Health Psychology & COVID-19 - what have we learned about how best to cope during uncertain times?


Dr Ceri Phelps is a registered health psychologist, chartered by the British Psychological Society, and Senior Fellow of the Higher Education Academy.  She leads the Psychology and Counselling provision at University of Wales Trinity Saint David and carries out research into the psychosocial aspects of cancer. Here, she discusses what we have learned about how best to cope during uncertain times...

Dr Ceri Phelps is a registered health psychologist, chartered by the British Psychological Society, and Senior Fellow of the Higher Education Academy.  She leads the Psychology and Counselling provision at University of Wales Trinity Saint David and carries out research into the psychosocial aspects of cancer.

As an academic who has been researching in the field of health psychology for almost twenty years, I have lead a number of research studies where the research has focused upon understanding people’s responses to health-related anxiety and uncertainty, and importantly, identifying how best to support people through such situations.  As the researcher, I was often able to explore these issues through a very human but also fairly objective lens – “What theories explain that person’s behaviour? Why is person X struggling to cope more that person Y? Why are people reluctant to seek help? How do people manage their fears – indeed – what is the “best way” of helping people manage their fears?” And how should we, as health psychologists and health researchers, offer solutions to these difficulties?  It always felt important, worthwhile, and solution-focused – research projects explored unique issues, offered practical suggestions, and were time-bound.   Psychological theories and studies clearly informed our understanding, we knew how best to measure what people were experiencing, and we (mostly) knew how to judge the “success” of an outcome.   More importantly, I always felt hugely humbled to be allowed to become part of the lifeworld of my research “participants” who so willingly shared their emotional stories with me in order to benefit others…..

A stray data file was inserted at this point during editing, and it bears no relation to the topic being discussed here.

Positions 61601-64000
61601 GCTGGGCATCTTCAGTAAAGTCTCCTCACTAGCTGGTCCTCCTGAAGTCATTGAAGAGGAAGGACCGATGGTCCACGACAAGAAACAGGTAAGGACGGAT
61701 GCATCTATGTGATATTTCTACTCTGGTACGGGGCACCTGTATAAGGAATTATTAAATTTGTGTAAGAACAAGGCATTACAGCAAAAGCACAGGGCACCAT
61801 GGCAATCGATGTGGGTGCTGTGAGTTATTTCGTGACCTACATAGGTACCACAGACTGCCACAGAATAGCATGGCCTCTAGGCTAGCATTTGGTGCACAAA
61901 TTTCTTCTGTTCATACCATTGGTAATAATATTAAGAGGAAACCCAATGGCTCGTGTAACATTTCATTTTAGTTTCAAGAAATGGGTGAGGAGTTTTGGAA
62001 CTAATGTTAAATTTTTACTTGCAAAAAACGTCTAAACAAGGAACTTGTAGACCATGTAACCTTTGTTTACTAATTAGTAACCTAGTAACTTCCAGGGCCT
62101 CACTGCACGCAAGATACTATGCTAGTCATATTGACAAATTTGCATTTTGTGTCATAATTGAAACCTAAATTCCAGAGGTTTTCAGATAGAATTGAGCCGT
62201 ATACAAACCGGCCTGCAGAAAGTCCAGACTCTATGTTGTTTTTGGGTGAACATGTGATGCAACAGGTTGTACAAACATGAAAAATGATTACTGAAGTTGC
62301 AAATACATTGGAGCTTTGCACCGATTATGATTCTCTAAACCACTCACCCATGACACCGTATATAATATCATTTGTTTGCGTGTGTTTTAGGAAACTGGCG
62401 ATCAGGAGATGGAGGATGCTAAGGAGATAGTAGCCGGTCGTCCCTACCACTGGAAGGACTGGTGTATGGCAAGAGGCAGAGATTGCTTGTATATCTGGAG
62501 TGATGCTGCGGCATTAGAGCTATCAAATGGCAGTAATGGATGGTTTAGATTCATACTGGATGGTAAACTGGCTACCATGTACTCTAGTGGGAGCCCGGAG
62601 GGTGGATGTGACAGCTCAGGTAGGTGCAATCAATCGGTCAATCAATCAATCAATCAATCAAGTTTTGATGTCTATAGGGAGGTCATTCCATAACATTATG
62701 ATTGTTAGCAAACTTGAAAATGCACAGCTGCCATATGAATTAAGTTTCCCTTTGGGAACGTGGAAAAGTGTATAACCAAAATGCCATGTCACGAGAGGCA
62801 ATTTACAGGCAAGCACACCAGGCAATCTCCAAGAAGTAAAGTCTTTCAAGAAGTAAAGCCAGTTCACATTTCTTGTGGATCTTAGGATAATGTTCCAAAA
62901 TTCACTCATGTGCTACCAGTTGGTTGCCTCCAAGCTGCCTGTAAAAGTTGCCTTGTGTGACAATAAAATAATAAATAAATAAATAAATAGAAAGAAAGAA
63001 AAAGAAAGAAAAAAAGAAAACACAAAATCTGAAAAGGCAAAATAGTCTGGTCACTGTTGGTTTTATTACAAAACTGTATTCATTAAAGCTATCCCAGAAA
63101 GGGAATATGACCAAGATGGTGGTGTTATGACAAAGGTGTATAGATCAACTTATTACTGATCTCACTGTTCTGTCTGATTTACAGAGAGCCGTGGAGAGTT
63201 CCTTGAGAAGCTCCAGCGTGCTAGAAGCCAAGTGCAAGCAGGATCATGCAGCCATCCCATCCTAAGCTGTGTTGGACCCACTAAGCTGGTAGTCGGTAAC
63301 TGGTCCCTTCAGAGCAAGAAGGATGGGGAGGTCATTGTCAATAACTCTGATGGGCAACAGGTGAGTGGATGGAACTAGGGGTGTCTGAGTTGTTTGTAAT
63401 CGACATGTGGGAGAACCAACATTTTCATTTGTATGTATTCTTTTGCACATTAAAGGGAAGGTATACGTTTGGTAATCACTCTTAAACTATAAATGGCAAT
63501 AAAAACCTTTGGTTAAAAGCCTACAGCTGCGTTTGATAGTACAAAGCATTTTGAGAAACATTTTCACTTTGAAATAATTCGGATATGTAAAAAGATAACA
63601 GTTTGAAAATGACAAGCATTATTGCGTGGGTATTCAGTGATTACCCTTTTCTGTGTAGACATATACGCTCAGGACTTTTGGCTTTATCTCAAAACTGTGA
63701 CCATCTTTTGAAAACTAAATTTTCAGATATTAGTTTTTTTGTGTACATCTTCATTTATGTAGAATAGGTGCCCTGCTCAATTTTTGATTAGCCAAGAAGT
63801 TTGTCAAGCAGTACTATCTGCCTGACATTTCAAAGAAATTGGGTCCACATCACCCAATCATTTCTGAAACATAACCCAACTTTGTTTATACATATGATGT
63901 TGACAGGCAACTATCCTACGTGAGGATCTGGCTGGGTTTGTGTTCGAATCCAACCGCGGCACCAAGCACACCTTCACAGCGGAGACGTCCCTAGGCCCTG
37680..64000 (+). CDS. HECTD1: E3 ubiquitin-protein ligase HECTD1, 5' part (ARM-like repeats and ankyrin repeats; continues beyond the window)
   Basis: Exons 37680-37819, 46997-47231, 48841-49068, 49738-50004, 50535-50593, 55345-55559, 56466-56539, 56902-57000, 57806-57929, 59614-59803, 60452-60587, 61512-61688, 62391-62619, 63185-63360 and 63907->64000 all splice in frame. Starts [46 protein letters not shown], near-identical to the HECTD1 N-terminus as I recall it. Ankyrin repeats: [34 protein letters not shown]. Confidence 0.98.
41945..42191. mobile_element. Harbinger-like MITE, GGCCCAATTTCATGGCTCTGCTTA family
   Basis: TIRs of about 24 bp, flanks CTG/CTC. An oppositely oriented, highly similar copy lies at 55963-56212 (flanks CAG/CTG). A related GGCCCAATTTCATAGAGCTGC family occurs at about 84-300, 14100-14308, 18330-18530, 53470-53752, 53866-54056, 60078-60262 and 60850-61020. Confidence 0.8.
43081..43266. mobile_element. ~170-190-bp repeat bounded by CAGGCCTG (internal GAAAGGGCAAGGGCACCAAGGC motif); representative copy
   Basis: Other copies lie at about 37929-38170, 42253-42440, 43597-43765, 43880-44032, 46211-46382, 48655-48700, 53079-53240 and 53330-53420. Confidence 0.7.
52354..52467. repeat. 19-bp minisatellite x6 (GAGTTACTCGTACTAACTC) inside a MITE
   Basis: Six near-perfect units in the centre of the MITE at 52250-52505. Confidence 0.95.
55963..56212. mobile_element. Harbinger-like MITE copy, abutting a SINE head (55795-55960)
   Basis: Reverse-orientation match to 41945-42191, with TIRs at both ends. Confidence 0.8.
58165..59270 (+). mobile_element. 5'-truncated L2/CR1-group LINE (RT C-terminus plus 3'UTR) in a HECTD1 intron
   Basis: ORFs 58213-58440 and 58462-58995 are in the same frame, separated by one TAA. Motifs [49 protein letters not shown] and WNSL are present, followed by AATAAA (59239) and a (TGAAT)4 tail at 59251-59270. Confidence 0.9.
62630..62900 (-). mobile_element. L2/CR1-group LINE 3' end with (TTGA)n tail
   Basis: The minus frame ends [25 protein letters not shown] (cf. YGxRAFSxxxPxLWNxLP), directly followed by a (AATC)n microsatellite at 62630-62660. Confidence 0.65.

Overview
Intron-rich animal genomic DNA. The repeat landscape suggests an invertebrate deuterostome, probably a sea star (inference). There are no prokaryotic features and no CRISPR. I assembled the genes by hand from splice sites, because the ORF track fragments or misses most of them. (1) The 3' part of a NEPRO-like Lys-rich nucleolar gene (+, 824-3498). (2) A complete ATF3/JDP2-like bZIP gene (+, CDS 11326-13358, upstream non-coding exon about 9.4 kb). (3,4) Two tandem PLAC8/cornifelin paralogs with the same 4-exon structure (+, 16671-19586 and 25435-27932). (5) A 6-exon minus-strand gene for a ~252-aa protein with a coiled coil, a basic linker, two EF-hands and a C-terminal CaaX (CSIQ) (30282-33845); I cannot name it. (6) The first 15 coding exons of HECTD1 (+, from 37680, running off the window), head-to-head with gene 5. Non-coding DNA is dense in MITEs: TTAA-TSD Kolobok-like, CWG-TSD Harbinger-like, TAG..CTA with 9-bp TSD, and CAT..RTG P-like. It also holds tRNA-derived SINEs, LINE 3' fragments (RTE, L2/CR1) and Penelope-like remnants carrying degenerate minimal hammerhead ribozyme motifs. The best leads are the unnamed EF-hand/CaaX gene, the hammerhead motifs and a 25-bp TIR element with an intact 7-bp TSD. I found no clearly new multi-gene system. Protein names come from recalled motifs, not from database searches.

So I am reflecting on this today, more than half way through the 21-day initial Covid-19 lockdown (temporarily ignoring the “good advice” I give my colleagues about having structure to your day when working from home by typing this whilst sitting in bed sipping my green tea and listening to the early morning birdsong) and am wondering:  can any of this learning be applied to what we are all now going through? To understand what I myself am going through –no longer a researcher on the periphery looking in and trying to understand other people’s experiences – but ultimately trying to understand my own experience… and what my friends are going through, and my family, and my colleagues… and even my beloved horse who I have convinced myself must be wondering what he’s done wrong as he sees so little of me these days….

I don’t have the answers.   None of us know what the future holds for us right now, and yet I can see every single one of us (including my horse) just “doing our best”, just “getting on with it” and just “trying to find the positives” in each day.  So I thought I would share some of the things I have learned through these years of research, from my own research and also of those that have inspired me - not in the hope that it provides magical solutions but perhaps because I hope it will remind us all of how we are all just trying to cope in our own ways, with our own unique fears and anxieties.  Sometimes we get it right and sometimes we get it wrong, but it’s working through each day the best we can that ultimately makes us human, and makes us “us”, in a time when perhaps all we can truly do is “be”.

How do we cope with uncertainty?